on September 8th 2015
Genres: Young Adult, Paranormal
Breathtaking and haunting, Rin Chupeco's second novel is a chilling companion to her debut, The Girl from the Well.
The darkness will find you.
Seventeen-year-old Tark knows what it is to be powerless. But Okiku changed that. A restless spirit who ended life as a victim and started death as an avenger, she's groomed Tark to destroy the wicked. But when darkness pulls them deep into Aokigahara, known as Japan's suicide forest, Okiku's justice becomes blurred, and Tark is the one who will pay the price...
I’m a wuss. No, really. I have never seen a horror movie in my life, and every time I come across something gory or particularly scary, I flee like Snape before shampoo. I tend to stay away from the horror genre like the plague. Books, movies, doesn’t matter; if there’s gore and manslaughter involved, it’s not for me. Still, I’ve been feeling like I wanted to branch out a bit, and try some things I normally wouldn’t, which is why I requested The Suffering. It wasn’t until I got approved that I realised it was actually a sequel to The Girl From the Well. Nevertheless, I picked it up. And boy, did it pay off.
While I actually have no idea what happened in the first book, The Suffering starts off strong, gripping you from the very first page and doesn’t let go until the very ending. Our main character, Tark, is tied to a ghost called Okiku, who hunts killers for sport. That is until an old friend goes missing in Aokigahara, also known as the “suicide forest” in Japan. Tark and Okiku travel to Japan to assist in the search for Kagura and a crew of American self-proclaimed ghostbusters, and stumble upon a hell of a lot more than they bargained for, including a satanic death bride ritual, and a possible gate that leads to Hell.
Consider me amazed. While the beginning was enough to hook me hard, it dissipated a little until Aikogahara came into play. That’s when the fun begins. Not so much for Tark, but more so for the reader. As we learn more and more about a secret village smackdab in the middle of Aokigahara and the rituals performed there, an increasing feeling of “oh shit” crawls up your spine and makes you turn page after page.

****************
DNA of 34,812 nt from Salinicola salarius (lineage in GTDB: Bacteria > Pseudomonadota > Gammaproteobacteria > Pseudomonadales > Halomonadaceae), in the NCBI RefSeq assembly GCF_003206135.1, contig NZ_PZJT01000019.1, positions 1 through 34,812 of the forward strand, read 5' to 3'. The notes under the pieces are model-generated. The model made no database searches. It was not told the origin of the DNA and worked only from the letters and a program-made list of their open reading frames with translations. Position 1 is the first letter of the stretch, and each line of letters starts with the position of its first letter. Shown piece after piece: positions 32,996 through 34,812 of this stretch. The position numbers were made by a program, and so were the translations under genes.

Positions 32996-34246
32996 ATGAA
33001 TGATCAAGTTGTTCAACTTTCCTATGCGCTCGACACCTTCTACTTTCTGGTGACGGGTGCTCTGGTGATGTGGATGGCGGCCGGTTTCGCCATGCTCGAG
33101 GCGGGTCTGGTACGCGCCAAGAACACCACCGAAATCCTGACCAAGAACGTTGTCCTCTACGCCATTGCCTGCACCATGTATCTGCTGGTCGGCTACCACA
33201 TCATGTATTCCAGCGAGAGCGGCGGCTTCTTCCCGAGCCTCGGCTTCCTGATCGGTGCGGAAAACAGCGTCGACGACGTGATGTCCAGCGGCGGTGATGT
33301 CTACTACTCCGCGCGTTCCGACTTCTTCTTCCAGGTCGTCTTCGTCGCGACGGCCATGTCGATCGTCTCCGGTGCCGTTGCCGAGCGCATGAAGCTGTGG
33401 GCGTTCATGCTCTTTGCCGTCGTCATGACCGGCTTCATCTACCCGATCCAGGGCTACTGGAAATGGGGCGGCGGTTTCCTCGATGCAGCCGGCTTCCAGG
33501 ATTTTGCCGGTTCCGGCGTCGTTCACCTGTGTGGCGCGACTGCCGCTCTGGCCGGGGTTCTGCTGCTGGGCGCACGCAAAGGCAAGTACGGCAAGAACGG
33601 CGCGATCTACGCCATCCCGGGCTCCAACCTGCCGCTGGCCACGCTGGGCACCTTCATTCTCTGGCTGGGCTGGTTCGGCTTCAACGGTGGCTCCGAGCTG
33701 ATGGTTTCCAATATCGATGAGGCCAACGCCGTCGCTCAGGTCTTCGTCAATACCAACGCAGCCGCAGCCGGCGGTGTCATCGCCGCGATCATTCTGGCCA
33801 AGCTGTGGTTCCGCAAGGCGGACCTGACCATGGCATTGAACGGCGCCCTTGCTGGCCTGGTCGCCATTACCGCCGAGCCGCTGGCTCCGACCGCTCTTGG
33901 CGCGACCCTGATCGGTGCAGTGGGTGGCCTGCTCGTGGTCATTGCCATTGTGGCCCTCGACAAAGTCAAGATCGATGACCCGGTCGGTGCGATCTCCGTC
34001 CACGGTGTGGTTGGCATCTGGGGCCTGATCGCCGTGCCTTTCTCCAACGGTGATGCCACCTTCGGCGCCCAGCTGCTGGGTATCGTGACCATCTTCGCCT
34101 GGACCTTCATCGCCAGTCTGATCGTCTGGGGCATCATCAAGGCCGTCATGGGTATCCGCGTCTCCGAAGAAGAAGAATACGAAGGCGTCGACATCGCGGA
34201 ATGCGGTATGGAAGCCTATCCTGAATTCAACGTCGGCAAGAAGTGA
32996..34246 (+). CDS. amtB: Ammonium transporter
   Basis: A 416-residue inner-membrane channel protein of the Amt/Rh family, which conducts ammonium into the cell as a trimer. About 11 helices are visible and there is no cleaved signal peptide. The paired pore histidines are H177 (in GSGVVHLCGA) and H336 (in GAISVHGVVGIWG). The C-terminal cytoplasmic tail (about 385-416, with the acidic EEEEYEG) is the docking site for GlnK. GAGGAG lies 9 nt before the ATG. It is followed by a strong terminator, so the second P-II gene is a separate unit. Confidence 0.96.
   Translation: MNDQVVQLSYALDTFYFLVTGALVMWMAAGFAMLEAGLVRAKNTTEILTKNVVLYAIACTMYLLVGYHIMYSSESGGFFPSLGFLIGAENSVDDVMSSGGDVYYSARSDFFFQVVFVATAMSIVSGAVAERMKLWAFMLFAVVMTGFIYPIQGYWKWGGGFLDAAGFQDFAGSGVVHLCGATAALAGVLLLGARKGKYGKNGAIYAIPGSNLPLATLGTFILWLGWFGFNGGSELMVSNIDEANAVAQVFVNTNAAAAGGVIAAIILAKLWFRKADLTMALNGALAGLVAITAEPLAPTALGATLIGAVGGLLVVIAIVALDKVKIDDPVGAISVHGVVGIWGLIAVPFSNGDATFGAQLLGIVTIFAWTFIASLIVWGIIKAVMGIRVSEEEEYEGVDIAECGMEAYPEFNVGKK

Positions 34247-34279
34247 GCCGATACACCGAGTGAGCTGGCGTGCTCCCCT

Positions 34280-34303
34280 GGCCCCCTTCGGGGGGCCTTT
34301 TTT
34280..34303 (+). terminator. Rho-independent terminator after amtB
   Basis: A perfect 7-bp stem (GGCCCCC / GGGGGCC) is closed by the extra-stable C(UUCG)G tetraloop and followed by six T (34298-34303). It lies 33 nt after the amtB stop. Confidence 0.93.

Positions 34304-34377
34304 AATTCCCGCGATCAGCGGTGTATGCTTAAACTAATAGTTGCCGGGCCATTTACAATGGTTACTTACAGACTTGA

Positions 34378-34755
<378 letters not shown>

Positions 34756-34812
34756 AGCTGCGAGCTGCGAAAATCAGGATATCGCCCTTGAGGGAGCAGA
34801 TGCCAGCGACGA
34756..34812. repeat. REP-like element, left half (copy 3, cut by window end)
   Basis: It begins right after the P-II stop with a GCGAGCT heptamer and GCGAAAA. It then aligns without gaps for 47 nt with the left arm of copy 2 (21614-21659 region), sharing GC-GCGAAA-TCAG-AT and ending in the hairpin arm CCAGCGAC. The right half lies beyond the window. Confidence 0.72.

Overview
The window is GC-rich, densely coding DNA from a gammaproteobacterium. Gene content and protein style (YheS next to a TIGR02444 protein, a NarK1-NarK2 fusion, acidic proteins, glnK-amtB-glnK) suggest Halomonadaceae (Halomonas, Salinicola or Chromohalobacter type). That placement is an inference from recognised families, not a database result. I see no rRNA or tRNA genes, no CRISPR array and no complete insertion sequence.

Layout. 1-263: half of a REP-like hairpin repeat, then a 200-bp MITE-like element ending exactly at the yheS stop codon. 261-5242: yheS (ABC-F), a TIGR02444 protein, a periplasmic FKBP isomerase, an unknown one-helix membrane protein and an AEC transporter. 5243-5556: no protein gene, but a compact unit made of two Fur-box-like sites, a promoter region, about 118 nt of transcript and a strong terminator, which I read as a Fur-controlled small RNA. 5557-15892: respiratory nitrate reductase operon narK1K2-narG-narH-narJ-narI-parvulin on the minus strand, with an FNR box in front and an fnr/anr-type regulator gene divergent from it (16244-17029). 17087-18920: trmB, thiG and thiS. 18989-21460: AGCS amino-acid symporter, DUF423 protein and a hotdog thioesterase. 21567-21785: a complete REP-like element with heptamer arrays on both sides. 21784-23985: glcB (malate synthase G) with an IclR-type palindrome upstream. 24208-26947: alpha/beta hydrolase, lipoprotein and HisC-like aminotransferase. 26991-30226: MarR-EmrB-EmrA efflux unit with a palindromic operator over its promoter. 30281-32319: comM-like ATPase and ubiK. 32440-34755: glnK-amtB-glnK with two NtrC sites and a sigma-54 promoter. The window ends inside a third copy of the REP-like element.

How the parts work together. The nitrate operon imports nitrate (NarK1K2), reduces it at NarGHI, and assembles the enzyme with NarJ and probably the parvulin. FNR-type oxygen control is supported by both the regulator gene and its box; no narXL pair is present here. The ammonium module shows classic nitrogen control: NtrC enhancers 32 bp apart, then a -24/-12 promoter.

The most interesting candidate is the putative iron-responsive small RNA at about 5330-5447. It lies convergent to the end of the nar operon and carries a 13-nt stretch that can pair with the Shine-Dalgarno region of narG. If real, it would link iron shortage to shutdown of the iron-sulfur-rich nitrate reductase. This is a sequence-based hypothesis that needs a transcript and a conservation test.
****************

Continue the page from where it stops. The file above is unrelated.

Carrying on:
The Japanese setting really added to the reading experience, in my opinion, especially once we got to the suicide forest. It was foreign and creepy and added a sense of ominous foreboding. And then we actually get to the village and all hell breaks loose – both literally and figuratively. Tark and Okiku battle against many malevolent spirits with lovely, mouldy grins and claws for fingernails who want nothing more than to give them a really big hug (and possibly eat them). The scenes in the village were intense and scary, but not cringe-worthy in a way that a wuss like myself won’t be able to sleep for the next decade. It was just the right amount of creepy and gross – it’s probably because it was supernatural horror that I got a kick out of it.
The Suffering was a complete gamble for me, but one that I don’t regret. It’s definitely put Rin Chupeco on my authors “to watch” (you know, in a non-creepy way), and I look forward to doing the right thing and actually read the first book in the series, because that’s from Okiku’s point of view and, well, it sounds pretty awesome. If it’s anything like its sequel, then I’ll be a very happy reader.
Thank you NetGalley for providing me with a copy